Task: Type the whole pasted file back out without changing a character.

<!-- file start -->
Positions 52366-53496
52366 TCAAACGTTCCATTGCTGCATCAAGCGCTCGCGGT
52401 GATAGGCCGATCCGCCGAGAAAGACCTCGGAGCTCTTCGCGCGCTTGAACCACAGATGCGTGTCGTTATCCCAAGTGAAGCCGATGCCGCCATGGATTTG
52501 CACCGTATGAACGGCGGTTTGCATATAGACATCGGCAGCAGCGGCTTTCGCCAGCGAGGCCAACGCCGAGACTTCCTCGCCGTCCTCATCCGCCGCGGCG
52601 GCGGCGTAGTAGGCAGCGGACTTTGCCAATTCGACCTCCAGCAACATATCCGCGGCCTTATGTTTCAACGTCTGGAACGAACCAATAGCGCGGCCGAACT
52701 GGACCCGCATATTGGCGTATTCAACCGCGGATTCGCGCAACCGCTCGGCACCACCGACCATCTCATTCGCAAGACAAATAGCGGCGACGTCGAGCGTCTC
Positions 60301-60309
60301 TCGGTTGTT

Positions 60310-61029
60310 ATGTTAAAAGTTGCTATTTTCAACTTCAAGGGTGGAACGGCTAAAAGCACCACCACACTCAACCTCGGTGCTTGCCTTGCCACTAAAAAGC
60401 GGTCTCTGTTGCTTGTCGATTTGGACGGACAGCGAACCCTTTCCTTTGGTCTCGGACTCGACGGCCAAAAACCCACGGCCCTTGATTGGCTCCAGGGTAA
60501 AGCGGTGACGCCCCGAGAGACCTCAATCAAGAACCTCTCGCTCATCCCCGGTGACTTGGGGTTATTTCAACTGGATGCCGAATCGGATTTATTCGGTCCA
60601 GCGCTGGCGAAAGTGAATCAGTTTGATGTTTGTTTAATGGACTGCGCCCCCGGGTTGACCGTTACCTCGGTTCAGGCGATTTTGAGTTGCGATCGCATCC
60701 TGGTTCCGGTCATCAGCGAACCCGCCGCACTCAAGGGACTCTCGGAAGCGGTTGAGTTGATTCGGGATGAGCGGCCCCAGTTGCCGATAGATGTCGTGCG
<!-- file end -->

Positions 52366-53496
52366 TCAAACGTTCCATTGCTGCATCAAGCGCTCGCGGT
52401 GATAGGCCGATCCGCCGAGAAAGACCTCGGAGCTCTTCGCGCGCTTGAACCACAGATGCGTGTCGTTATCCCAAGTGAAGCCGATGCCGCCATGGATTTG
52501 CACCGTATGAACGGCGGTTTGCATATAGACATCGGCAGCAGCGGCTTTCGCCAGCGAGGCCAACGCCGAGACTTCCTCGCCGTCCTCATCCGCCGCGGCG
52601 GCGGCGTAGTAGGCAGCGGACTTTGCCAATTCGACCTCCAGCAACATATCCGCGGCCTTATGTTTCAACGTCTGGAACGAACCAATAGCGCGGCCGAACT
52701 GGACCCGCATATTGGCGTATTCAACCGCGGATTCGCGCAACCGCTCGGCACCACCGACCATCTCATTCGCAAGACAAATAGCGGCGACGTCGAGCGTCTC
Positions 60301-60309
60301 TCGGTTGTT

Positions 60310-61029
60310 ATGTTAAAAGTTGCTATTTTCAACTTCAAGGGTGGAACGGCTAAAAGCACCACCACACTCAACCTCGGTGCTTGCCTTGCCACTAAAAAGC
60401 GGTCTCTGTTGCTTGTCGATTTGGACGGACAGCGAACCCTTTCCTTTGGTCTCGGACTCGACGGCCAAAAACCCACGGCCCTTGATTGGCTCCAGGGTAA
60501 AGCGGTGACGCCCCGAGAGACCTCAATCAAGAACCTCTCGCTCATCCCCGGTGACTTGGGGTTATTTCAACTGGATGCCGAATCGGATTTATTCGGTCCA
60601 GCGCTGGCGAAAGTGAATCAGTTTGATGTTTGTTTAATGGACTGCGCCCCCGGGTTGACCGTTACCTCGGTTCAGGCGATTTTGAGTTGCGATCGCATCC
60701 TGGTTCCGGTCATCAGCGAACCCGCCGCACTCAAGGGACTCTCGGAAGCGGTTGAGTTGATTCGGGATGAGCGGCCCCAGTTGCCGATAGATGTCGTGCG